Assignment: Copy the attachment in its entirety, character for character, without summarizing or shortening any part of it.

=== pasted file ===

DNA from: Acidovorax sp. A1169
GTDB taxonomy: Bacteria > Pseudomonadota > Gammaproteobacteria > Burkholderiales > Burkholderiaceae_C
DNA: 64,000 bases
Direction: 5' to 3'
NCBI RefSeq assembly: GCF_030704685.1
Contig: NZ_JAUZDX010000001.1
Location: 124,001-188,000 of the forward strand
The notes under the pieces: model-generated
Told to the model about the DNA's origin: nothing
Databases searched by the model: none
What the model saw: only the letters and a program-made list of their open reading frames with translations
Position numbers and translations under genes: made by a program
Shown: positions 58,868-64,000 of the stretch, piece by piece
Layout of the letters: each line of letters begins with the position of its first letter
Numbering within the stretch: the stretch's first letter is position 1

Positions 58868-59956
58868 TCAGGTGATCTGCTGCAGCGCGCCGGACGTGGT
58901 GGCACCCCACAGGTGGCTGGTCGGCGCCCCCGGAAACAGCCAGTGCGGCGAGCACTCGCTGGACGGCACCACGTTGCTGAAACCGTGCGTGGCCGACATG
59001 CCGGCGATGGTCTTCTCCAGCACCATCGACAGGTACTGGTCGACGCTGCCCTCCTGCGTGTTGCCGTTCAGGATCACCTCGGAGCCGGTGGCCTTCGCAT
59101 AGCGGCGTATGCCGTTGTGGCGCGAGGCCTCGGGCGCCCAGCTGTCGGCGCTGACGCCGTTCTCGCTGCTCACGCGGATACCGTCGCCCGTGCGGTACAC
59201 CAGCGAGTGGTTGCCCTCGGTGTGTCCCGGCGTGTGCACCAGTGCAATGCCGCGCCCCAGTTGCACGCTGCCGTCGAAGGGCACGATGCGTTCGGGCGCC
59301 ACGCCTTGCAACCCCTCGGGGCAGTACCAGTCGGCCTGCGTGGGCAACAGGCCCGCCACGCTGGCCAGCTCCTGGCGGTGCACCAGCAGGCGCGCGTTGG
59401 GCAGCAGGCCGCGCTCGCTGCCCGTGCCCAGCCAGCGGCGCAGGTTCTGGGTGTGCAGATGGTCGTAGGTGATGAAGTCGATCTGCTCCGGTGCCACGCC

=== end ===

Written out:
DNA from: Acidovorax sp. A1169
GTDB taxonomy: Bacteria > Pseudomonadota > Gammaproteobacteria > Burkholderiales > Burkholderiaceae_C
DNA: 64,000 bases
Direction: 5' to 3'
NCBI RefSeq assembly: GCF_030704685.1
Contig: NZ_JAUZDX010000001.1
Location: 124,001-188,000 of the forward strand
The notes under the pieces: model-generated
Told to the model about the DNA's origin: nothing
Databases searched by the model: none
What the model saw: only the letters and a program-made list of their open reading frames with translations
Position numbers and translations under genes: made by a program
Shown: positions 58,868-64,000 of the stretch, piece by piece
Layout of the letters: each line of letters begins with the position of its first letter
Numbering within the stretch: the stretch's first letter is position 1

Positions 58868-59956
58868 TCAGGTGATCTGCTGCAGCGCGCCGGACGTGGT
58901 GGCACCCCACAGGTGGCTGGTCGGCGCCCCCGGAAACAGCCAGTGCGGCGAGCACTCGCTGGACGGCACCACGTTGCTGAAACCGTGCGTGGCCGACATG
59001 CCGGCGATGGTCTTCTCCAGCACCATCGACAGGTACTGGTCGACGCTGCCCTCCTGCGTGTTGCCGTTCAGGATCACCTCGGAGCCGGTGGCCTTCGCAT
59101 AGCGGCGTATGCCGTTGTGGCGCGAGGCCTCGGGCGCCCAGCTGTCGGCGCTGACGCCGTTCTCGCTGCTCACGCGGATACCGTCGCCCGTGCGGTACAC
59201 CAGCGAGTGGTTGCCCTCGGTGTGTCCCGGCGTGTGCACCAGTGCAATGCCGCGCCCCAGTTGCACGCTGCCGTCGAAGGGCACGATGCGTTCGGGCGCC
59301 ACGCCTTGCAACCCCTCGGGGCAGTACCAGTCGGCCTGCGTGGGCAACAGGCCCGCCACGCTGGCCAGCTCCTGGCGGTGCACCAGCAGGCGCGCGTTGG
59401 GCAGCAGGCCGCGCTCGCTGCCCGTGCCCAGCCAGCGGCGCAGGTTCTGGGTGTGCAGATGGTCGTAGGTGATGAAGTCGATCTGCTCCGGTGCCACGCC